Whilst an arbitral tribunal under the ECT might have different reasoning to our domestic courts and the solar challenge was fact specific, in any challenge to the RO for onshore wind, it will be open to the government to argue that the same economic caveats are present. Additionally, the previous early closure of another form of renewable energy may point towards a known, and accepted, risk for other potential recipients of the RO.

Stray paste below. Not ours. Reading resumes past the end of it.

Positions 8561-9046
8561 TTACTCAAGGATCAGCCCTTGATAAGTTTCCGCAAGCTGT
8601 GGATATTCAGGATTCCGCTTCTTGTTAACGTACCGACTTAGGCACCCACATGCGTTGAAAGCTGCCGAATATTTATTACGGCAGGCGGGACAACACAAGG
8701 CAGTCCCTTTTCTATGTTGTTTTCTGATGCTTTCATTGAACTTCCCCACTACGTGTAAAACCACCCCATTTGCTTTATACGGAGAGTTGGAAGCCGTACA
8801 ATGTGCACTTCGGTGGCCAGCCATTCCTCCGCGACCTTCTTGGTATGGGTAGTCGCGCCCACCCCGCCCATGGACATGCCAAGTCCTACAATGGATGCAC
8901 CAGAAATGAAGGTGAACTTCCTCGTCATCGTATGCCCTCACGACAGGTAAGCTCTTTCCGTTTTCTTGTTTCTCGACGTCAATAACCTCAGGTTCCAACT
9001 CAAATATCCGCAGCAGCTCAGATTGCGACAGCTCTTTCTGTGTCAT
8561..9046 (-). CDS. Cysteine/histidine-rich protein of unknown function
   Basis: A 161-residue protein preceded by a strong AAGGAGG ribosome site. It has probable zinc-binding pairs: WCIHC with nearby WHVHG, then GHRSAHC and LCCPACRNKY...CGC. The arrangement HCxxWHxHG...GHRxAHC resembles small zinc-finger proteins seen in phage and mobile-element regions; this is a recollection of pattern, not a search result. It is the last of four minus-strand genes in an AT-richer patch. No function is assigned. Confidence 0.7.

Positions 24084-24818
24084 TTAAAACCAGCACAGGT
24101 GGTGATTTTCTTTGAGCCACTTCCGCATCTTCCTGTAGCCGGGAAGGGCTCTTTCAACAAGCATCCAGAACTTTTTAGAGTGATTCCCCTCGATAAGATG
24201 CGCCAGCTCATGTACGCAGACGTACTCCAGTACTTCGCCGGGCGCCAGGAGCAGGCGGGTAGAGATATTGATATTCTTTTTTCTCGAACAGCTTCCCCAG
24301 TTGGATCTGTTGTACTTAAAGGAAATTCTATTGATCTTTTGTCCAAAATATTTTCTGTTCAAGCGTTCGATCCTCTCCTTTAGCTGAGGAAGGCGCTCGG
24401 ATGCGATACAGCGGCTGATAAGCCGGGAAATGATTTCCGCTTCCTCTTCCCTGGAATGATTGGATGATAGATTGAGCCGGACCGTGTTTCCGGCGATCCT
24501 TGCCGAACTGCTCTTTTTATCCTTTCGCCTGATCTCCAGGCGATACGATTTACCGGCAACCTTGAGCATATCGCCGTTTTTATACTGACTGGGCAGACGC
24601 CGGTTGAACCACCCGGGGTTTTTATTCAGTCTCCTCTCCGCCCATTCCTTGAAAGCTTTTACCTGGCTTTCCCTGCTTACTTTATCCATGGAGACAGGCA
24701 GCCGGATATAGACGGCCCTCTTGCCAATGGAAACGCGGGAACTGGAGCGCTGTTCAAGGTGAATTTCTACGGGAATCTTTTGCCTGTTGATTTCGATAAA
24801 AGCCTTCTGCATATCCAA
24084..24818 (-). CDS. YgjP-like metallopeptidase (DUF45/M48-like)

The government has announced that it will host a half day workshop on 23 July in London to enable onshore wind developers and other stakeholders to share their views on the proposals to end the subsidies. The proposed grace period will also be discussed. Given the difficulties (and cost) of judicial review and challenges under the ECT, it may be that this, along with other lobbying efforts by the industry, will be the most effective route for those seeking to challenge the early end to onshore wind subsidies.